Friday, May 9, 2014

Loyola Emergency Medicine chair recognized by Illinois government

MAYWOOD, Ill. (May 9, 2014) - The Illinois Department of Public Health (IDPH) has recognized Dr. Mark Cichon, chair of the Department of Emergency Medicine at Loyola University Health System for his ongoing support and commitment to the Illinois Emergency Medical Services for Children program (EMSC), which is celebrating its 20th anniversary of service this year.

“Receiving this acknowledgement illustrates Loyola's dedication to providing the highest standard of patient care for our youngest and most vulnerable citizens," said Cichon, whose titles include DO, FACEP and FACOEP. "Children are not small adults; children have special needs and require a different approach to care than do adults."

Illinois EMSC is a collaborative program between the Illinois Department of Public Health and Loyola University Medical Center, aimed at improving pediatric emergency care and disaster preparedness.

“Over the years your efforts have enhanced pediatric emergency care initiatives throughout our state and assisted us in striving towards the goal of improving pediatric emergency care outcomes in Illinois,” said LaMar Hasbrouck, MD, MPH director of the IDPH, who also spoke on behalf of Illinois Gov. Pat Quinn. “Your individual contributions of time, effort and expertise are greatly appreciated."

Since 1994, the Illinois EMSC has worked to enhance and integrate pediatric education, standards, injury prevention and data initiatives into the Illinois emergency medicine system.  The goal of Illinois’ EMSC program is to ensure that appropriate emergency medical care is available for ill and injured children at every point along the continuum of care.

Among the pediatric services Loyola offers through the EMSC are:

  • Development of numerous pediatric guidelines
  • Free training and education for pediatric health professionals, such as school nurses and emergency medical technicians
  • Improving the availability of child-sized equipment in ambulances and emergency departments
  • Initiatives to prevent numerous illnesses and injuries
  • Establishment of partnerships with several state and local organizations

Loyola is a Level 1 trauma center. The EMS combines advanced treatment and patient-monitoring systems with the expertise of highly trained emergency medicine professionals. Housed in a clinical area adjacent to the emergency department, the Loyola pediatric Fast Track program is staffed with board certified pediatricians and is open seven days a week from 5-10 p.m.  Patients are triaged through the emergency room. Pediatric patients with less serious illnesses are cared for through the Fast Track program.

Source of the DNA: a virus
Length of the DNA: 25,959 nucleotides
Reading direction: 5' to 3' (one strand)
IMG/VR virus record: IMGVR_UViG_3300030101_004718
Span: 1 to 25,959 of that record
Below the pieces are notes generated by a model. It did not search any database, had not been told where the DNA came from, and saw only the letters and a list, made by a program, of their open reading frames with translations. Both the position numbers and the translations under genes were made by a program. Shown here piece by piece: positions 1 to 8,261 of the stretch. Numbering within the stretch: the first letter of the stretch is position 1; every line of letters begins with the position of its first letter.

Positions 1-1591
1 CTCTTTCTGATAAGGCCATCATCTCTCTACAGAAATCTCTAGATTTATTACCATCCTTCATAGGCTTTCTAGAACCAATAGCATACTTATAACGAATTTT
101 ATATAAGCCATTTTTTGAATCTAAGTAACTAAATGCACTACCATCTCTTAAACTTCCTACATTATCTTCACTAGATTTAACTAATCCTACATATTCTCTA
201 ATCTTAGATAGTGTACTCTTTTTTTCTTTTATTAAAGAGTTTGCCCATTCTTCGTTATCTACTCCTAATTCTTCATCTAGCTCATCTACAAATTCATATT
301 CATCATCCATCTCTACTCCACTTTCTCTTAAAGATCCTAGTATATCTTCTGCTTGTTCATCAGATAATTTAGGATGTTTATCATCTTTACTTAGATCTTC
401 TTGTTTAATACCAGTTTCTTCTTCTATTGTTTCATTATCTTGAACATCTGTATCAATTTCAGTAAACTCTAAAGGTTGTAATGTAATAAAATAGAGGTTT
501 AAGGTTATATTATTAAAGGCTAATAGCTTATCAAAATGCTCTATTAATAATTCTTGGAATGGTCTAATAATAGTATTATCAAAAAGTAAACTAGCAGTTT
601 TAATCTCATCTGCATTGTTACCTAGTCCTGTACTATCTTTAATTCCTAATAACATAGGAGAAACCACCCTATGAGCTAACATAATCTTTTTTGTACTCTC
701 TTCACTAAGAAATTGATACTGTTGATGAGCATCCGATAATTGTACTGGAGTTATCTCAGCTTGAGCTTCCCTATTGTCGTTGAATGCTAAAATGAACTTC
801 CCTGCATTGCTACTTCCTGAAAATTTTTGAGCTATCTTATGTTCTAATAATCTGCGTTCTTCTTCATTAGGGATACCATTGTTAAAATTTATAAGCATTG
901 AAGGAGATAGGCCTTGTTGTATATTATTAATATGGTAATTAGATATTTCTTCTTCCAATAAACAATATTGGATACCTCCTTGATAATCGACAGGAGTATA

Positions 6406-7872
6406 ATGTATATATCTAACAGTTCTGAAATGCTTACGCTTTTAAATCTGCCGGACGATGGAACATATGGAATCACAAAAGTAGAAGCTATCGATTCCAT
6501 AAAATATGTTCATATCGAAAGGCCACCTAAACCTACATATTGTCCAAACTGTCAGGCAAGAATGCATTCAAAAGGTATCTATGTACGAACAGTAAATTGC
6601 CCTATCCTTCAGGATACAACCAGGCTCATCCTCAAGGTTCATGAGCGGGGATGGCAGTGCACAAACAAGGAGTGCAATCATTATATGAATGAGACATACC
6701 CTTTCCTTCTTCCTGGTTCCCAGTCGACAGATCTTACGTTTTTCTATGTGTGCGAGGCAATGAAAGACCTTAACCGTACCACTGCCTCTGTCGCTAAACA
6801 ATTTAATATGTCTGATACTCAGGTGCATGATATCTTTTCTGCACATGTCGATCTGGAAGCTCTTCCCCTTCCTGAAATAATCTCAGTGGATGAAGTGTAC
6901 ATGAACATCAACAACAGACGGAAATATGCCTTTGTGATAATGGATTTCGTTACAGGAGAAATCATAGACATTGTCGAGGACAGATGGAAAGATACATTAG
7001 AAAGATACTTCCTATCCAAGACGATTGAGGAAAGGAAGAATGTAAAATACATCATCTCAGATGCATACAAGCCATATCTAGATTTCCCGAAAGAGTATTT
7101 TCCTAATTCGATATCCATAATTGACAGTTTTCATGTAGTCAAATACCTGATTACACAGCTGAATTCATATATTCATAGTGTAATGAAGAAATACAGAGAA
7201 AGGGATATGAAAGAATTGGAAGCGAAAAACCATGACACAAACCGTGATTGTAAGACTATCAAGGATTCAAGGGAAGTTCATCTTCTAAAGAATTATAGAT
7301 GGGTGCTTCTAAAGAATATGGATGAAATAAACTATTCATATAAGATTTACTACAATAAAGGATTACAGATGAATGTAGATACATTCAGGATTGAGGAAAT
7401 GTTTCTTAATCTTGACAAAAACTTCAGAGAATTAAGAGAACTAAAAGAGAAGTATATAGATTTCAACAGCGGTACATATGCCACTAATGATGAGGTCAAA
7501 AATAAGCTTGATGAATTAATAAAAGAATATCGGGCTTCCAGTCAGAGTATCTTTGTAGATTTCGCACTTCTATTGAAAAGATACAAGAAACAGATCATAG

Located on the first floor of Loyola University Medical Center, the EMS has 20 patient diagnostic and treatment areas. These areas include six rooms devoted to trauma and five rooms to emergency cardiac cases; one psychiatric and four general medicine treatment rooms; areas devoted to orthopaedic, obstetric, gynecologic and eye, ear, nose and throat services; and three minor surgery suites and radiographic rooms.

About Loyola University Health System

Loyola University Health System (LUHS) is a member of Trinity Health. Based in the western suburbs of Chicago, LUHS is a quaternary care system that includes Loyola University Medical Center (LUMC), located on a 61-acre campus in Maywood, Gottlieb Memorial Hospital (GMH), on a 36-acre campus in Melrose Park, and convenient locations offering primary and specialty care services throughout Cook, Will and DuPage counties. At the heart of LUMC is a 547-licensed-bed hospital that houses the Center for Heart & Vascular Medicine, the Cardinal Bernardin Cancer Center, a Level 1 trauma center, a burn center, a children's hospital, Loyola Outpatient Center, and Loyola Oral Health Center. The campus also is home to Loyola University Chicago Stritch School of Medicine, Loyola University Chicago Marcella Niehoff School of Nursing and the Loyola Center for Fitness. The GMH campus includes a 254-licensed-bed community hospital, a Professional Office Building with 150 private practice clinics, an adult day care program, the Gottlieb Center for Fitness, the Loyola Center for Metabolic Surgery and Bariatric Care and the Loyola Cancer Care & Research at the Marjorie G. Weinberg Cancer Center at Melrose Park.

Trinity Health is one of the largest multi-institutional Catholic health care delivery systems in the nation. It serves people and communities in 22 states from coast to coast with 93 hospitals, and 120 continuing care locations — including home care, hospice, PACE and senior living facilities — that provide nearly 2.5 million visits annually.